Wednesday, May 15, 2013

PIERLUISI'S PR STATEHOOD BILL - DRAFT


 PIERLUISI'S BILL DOES NOT RECOGNIZE THE NOV 6 PLEBISCITE RESULTS AS A MANDATE. HE MAKES US VOTE AGAIN !!! mj
.....................................................................(Original Signature of Member)
113TH CONGRESS
1ST SESSION

H. R. ________

To set forth the process for Puerto Rico to be admitted as a State of the Union.
  
IN THE HOUSE OF REPRESENTATIVES

Mr. PIERLUISI introduced the following bill; which was referred to the Committee on

A BILL

To set forth the process for Puerto Rico to be admitted as a State of the Union.
 Be it enacted by the Senate and House of Representatives of the United States of America in Congress assembled,

SECTION 1. SHORT TITLE.
This Act may be cited as the ‘‘Puerto Rico Status
 Resolution Act’’.
 SEC. 2. FINDINGS AND PURPOSE.
 (a) FINDINGS
.—Congress finds the following:
 (1) Puerto Rico became a United States territory in 1898 and persons born in Puerto Rico have been granted United States citizenship by law since 1917, but Puerto Rico’s ultimate political status has not been determined.
 (2) Puerto Rico has been granted authority over local matters that is similar to the authority that the several States possess, but Puerto Rico remains subject to the authority of Congress under the Territory Clause of the Constitution of the United States.
 (3) The approximately 3,700,000 residents of Puerto Rico do not have a democratic form of government at the national level, because United States citizens residing in the territory cannot vote for the President or the Vice President of the United States, are not represented in the United States Senate, and have a single representative in the United States House of Representatives who can only vote in committees of the United States House of Representatives.
 (4) The Federal Government may—and often does—treat Puerto Rico and its residents unequally under Federal program, tax, and other laws relative to the several States and the District of Columbia and their residents.
 (5) On November 6, 2012, the Government of Puerto Rico held a two-part referendum under local law. The first question asked if Puerto Rico ‘‘should continue to have its present form of territorial status’’. Of the 1,798,987 voters who chose an option, 53.97 percent voted against continued territory status.
 (6) The second question asked voters to express their preference among the three possible alternatives to territory status: statehood, independence, and nationhood in free association with the United States. Of the 1,363,854 voters who chose an option, 61.16 percent voted for statehood.
 (7) The number of votes cast in favor of statehood exceeded the number of votes cast in favor of continued territory status.

(b) PURPOSE
.—The purpose of this Act is to provide for a federally authorized vote in Puerto Rico on the question of statehood and, if a majority of voters ratify Puerto Rico’s desire for statehood, to describe the steps that the President and Congress shall take to enable the admission of Puerto Rico as a State of the Union.

SEC. 3. RATIFICATION VOTE.
 The State Elections Commission of Puerto Rico is authorized to conduct a referendum, in accordance with rules and regulations determined by the Commission, including qualifications for voter eligibility, with the following on the ballot:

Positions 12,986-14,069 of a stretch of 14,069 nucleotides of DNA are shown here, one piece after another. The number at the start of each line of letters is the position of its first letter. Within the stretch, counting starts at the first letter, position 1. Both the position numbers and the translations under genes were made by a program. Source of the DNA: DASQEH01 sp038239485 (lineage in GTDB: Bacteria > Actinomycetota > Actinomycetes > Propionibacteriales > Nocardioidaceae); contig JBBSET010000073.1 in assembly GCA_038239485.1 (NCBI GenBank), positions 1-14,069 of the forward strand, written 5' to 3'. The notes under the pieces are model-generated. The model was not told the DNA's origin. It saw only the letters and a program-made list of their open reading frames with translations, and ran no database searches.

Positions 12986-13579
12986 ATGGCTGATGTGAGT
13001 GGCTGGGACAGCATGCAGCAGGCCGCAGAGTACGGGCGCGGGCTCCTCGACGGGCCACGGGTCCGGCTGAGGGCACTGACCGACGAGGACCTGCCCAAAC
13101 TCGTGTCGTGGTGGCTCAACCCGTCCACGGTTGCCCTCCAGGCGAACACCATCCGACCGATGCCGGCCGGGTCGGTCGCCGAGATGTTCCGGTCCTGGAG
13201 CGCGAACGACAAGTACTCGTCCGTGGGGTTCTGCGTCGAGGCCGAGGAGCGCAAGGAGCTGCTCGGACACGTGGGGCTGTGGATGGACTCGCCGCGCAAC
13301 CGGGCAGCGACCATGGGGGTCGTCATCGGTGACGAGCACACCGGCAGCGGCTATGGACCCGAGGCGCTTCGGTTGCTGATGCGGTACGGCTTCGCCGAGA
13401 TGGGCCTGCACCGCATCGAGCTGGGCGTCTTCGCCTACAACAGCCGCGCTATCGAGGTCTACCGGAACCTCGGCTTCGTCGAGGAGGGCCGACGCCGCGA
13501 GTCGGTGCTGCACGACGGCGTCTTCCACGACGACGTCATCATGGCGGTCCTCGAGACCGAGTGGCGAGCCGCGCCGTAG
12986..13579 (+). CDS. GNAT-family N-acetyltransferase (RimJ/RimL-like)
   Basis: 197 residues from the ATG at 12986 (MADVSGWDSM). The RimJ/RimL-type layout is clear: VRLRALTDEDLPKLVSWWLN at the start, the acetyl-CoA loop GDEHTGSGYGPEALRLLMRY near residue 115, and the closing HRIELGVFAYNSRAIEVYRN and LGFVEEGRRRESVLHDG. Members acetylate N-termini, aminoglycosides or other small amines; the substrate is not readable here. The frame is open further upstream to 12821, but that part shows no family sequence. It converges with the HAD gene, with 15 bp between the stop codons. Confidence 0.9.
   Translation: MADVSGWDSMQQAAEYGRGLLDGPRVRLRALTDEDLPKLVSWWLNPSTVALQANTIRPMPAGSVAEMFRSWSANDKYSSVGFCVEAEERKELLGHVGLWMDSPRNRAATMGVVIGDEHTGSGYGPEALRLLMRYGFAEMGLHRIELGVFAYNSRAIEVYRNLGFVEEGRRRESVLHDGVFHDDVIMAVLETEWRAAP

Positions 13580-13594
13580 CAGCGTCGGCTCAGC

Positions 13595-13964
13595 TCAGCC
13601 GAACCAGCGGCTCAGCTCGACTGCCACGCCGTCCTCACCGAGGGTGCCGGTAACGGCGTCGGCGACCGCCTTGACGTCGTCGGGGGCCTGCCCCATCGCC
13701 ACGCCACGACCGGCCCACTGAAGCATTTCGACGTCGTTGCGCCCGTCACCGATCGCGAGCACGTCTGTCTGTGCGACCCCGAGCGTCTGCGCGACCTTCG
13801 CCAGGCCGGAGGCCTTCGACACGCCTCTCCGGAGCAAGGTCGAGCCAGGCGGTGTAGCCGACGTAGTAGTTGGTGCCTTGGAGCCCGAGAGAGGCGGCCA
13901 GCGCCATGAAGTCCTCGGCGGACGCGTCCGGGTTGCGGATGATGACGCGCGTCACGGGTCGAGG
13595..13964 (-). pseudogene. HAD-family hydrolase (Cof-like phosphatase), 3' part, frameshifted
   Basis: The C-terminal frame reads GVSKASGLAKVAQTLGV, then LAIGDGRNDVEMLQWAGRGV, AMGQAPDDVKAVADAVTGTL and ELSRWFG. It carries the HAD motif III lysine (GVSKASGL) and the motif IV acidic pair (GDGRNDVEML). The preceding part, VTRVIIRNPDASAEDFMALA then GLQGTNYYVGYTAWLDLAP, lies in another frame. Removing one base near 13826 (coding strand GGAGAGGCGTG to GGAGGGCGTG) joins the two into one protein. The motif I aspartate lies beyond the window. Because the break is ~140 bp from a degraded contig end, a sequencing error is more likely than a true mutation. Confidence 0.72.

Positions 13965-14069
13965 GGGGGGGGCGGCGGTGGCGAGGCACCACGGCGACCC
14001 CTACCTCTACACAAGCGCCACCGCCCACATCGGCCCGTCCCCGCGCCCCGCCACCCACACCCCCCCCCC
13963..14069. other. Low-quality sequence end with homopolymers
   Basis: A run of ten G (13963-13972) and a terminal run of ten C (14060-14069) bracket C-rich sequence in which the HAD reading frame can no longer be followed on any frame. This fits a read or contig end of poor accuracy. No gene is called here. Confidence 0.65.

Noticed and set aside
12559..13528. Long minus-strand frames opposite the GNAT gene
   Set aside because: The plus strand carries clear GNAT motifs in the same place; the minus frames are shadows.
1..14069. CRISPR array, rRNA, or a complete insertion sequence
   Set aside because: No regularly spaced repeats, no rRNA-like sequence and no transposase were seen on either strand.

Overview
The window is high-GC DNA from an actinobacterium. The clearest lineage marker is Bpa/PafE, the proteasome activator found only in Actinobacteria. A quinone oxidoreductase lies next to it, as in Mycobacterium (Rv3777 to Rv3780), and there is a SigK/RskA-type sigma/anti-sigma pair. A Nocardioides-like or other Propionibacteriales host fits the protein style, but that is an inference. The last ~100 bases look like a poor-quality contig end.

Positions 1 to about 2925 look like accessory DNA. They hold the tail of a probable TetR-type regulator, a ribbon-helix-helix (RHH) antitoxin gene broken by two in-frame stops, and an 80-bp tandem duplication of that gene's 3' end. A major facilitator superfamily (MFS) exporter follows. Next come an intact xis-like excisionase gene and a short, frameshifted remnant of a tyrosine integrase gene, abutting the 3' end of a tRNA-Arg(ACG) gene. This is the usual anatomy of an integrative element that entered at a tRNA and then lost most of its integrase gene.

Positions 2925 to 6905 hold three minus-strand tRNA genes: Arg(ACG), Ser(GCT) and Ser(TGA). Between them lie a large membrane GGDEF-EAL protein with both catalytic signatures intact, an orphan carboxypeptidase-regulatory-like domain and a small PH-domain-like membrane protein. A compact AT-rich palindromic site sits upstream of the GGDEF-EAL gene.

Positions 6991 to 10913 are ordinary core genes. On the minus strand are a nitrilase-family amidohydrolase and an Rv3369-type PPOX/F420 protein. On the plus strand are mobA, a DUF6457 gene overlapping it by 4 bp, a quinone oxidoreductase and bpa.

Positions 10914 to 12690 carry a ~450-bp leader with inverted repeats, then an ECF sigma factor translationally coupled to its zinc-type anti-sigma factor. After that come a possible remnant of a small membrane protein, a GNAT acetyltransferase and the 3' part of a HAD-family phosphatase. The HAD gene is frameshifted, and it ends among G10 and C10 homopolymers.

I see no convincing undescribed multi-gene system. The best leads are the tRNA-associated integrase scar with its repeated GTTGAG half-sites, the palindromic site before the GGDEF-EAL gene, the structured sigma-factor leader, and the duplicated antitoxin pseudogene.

‘‘Under statehood:

‘‘(A) Puerto Rico would become a permanent part of the United States.
 ‘‘(B) All provisions of the Constitution of the United States would apply in Puerto Rico.
 ‘‘(C) Individuals born in Puerto Rico would be United States citizens by virtue of the Constitution of the United States, instead of by virtue of laws of the United States.
 ‘‘(D) Puerto Rico would be treated equally with the other States in all Federal laws of general application, including program and tax laws and laws regarding the use of language.
 ‘‘(E) There would be a period of transition to statehood, during which equal treatment of  Puerto Rico in program and tax laws would be phased in.
 ‘‘(F) As a State, Puerto Rico would be represented in the United States Senate by two Senators, in the United States House of Representatives by a number of Representatives in proportion to its share of the national population (and the number of Members of the House of Representatives would be increased by the same number), and for the election of the President and the Vice President of the United States by a number of votes in the Electoral College equal to the number of its Senators and Representatives.
 ‘‘(G) The Government of Puerto Rico would have permanent authority over all matters not delegated to the Federal Government or the people by the Constitution of the United States.

Do you want Puerto Rico to be admitted as a State of the United States?
 Yes_____              No_____
  
 SEC. 4. IMPLEMENTATION.
 (a) PRESIDENTIAL ACTION
.—If a majority of votes cast in the ratification vote held under section 3 are for statehood, the President, not later than 180 days after the certification of the vote, shall submit to Congress legislation to enable the admission of Puerto Rico as a State of the Union on an equal footing with the several States in all respects, consistent with the terms of this Act.

(b) LEGISLATIVE ACTION
.—If a majority of votes cast in the ratification vote held under section 3 are for statehood, this Act constitutes a commitment by Congress to act, through legislation, to enable the admission of Puerto Rico as a State of the Union on an equal footing  with the several States in all respects, consistent with the terms of this Act.